Palestine has no significance biblically whatever. The New Testament reality of that land is the spiritual rest, milk, and honey of dwelling with God by faith in Jesus Christ, which the elect believer enjoys now in beginning and which he shall enjoy perfectly in the Day of Christ in the new world (see Heb. 11:10, 16). No Jew living in Palestine, now or ever, enjoys Canaan by virtue of the fact that he inhabits Palestine. I am in Canaan, who lives in Western Michigan, not because I live in Western Michigan, but because I am in Christ by faith, who is God’s Canaan. The “Holy Land” is not that sliver of ground on the east side of the Mediterranean, but wherever Jesus Christ is by His Word and Spirit (see Heb. 4).

As for Isaiah 60:10Zechariah 14, and all the other similar prophecies of the Old Testament concerning Israel, the fundamental question is this: Who is Israel? The answer must be determined from the gospel of the New Testament! God’s Israel is, and always was, His elect people in His elect Son and Servant, Jesus Christ. In the New Testament time, they are the believing, confessing church made up of elect Jew and (mostly) elect Gentiles. Old Testament Israel was the immature church; the church is Old Testament Israel come to maturity (Gal. 3; 4:1ff.). The believing church is the “Israel of God” (Gal. 6:16).

According to Isaiah 60:10, God smote His church in wrath in the cross of Christ. In that same cross of Christ, God had mercy on the church in His favor.

According to Zechariah 14, at the end the forces of Antichrist shall attack the church, as amillennialism, and amillennialism alone, teaches in light of the New Testament.

Here we face the question of the literal or spiritual interpretation of Old Testament prophecy. Those who insist on a restoration of national Israel also insist on a literal interpretation of Old Testament prophecy, as though the New Testament did not show that all Old Testament prophecy is spiritually fulfilled in Christ, His spiritual salvation, and His spiritual people, the Spirit-filled church (II Cor. 1:19, 20).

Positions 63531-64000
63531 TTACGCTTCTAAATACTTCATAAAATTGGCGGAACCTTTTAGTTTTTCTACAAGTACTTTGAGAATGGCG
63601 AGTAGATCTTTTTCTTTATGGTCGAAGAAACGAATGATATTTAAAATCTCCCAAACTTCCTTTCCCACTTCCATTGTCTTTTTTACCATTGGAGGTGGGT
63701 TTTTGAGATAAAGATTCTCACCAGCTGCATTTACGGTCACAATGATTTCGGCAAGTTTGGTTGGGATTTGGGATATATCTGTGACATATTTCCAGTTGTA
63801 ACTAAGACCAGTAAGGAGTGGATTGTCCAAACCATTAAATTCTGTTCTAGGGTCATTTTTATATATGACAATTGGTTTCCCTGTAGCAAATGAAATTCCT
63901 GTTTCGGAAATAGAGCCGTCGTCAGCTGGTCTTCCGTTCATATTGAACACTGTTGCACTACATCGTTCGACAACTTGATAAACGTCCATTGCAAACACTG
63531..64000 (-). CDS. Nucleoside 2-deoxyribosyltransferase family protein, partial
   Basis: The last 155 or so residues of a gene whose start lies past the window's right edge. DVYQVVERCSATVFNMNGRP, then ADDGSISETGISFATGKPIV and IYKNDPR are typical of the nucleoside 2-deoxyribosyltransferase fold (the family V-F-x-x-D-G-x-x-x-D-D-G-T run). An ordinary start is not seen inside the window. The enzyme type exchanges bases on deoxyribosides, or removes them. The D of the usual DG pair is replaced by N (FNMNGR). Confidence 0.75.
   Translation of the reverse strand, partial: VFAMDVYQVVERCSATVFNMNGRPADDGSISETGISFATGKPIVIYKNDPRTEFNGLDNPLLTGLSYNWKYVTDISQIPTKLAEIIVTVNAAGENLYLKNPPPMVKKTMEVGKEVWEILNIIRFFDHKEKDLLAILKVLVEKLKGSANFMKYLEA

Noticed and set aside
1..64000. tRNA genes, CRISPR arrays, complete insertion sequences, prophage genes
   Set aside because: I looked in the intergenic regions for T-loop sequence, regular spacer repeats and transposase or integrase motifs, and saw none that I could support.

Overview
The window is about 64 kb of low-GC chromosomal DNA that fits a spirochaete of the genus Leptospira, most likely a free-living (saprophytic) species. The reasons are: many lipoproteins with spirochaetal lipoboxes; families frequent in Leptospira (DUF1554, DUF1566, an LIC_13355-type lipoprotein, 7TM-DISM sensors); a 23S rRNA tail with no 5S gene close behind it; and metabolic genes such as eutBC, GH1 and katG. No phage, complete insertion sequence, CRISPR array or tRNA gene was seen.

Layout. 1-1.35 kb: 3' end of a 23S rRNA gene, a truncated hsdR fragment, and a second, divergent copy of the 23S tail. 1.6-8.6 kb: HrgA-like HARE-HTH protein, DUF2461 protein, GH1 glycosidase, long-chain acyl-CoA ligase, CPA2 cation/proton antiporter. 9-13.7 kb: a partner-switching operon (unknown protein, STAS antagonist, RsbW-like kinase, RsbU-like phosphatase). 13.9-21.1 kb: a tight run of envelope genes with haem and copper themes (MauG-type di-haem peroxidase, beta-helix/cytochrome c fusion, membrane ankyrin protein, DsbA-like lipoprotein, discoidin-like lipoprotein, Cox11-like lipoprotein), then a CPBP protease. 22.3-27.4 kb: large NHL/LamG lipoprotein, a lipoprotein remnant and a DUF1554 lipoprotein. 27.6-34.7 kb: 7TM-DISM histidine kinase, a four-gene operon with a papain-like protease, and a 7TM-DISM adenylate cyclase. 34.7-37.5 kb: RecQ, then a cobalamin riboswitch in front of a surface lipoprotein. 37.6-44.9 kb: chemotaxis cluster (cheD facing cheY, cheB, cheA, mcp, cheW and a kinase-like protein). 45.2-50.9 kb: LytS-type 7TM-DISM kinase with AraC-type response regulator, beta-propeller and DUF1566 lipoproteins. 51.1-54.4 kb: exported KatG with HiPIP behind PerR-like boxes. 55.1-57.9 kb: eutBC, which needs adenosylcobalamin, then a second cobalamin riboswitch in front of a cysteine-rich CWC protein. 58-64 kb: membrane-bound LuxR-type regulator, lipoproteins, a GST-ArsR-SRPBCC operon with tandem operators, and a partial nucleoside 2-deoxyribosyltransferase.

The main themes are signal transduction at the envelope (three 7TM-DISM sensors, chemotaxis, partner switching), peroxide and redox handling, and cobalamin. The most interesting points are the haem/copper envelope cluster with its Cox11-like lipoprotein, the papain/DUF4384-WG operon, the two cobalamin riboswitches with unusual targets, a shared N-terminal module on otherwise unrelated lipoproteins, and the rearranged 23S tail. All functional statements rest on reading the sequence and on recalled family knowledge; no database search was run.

Regarding Zechariah 14, notice where the literal interpretation gets those who insist on it. Shall there be again an earthly keeping of the feast of tabernacles, as though believers do not really keep that Old Testament feast by faith in Christ and as though the apostle never said that all such Old Testament ceremonies are “weak and beggarly element” and a “shadow of things to come” (Gal. 4Col. 2)?

Must we go up to earthly Jerusalem to worship the King at peril of not receiving rain, as though Jesus never said, “The hour cometh, when ye shall neither in this mountain, nor yet at Jerusalem, worship the Father” (John 4:21)?

And shall men again do earthly sacrifice in a carnal temple of brick and mortar, as though the book of Hebrews did not teach that Christ has offered the one and only sacrifice that abolished all earthly sacrificing of animals?

“National Israel” is not “still around.” “National Israel” disappeared in the destruction of Jerusalem in AD 70 even as it had had the kingdom of God taken from it on a Friday afternoon outside Jerusalem when one Jesus was hanging on a cross. The kingdom of God then took a new, far more glorious form in the church out of all nations on the day of Pentecost. What is “still around” is the race of Jews. God has two main purposes with it. One is dreadful, as history demonstrates: to show in it His awful wrath against an unbelieving, rebellious people. This is a warning to us believing Gentiles. Behold, the severity of God. The other purpose of God with the race of Jews is lovely: to gather out of the physical descendants of Abraham still today, and to the very end, elect children, so that in the end “all Israel” shall be saved. Behold, the goodness of God.

— Ed.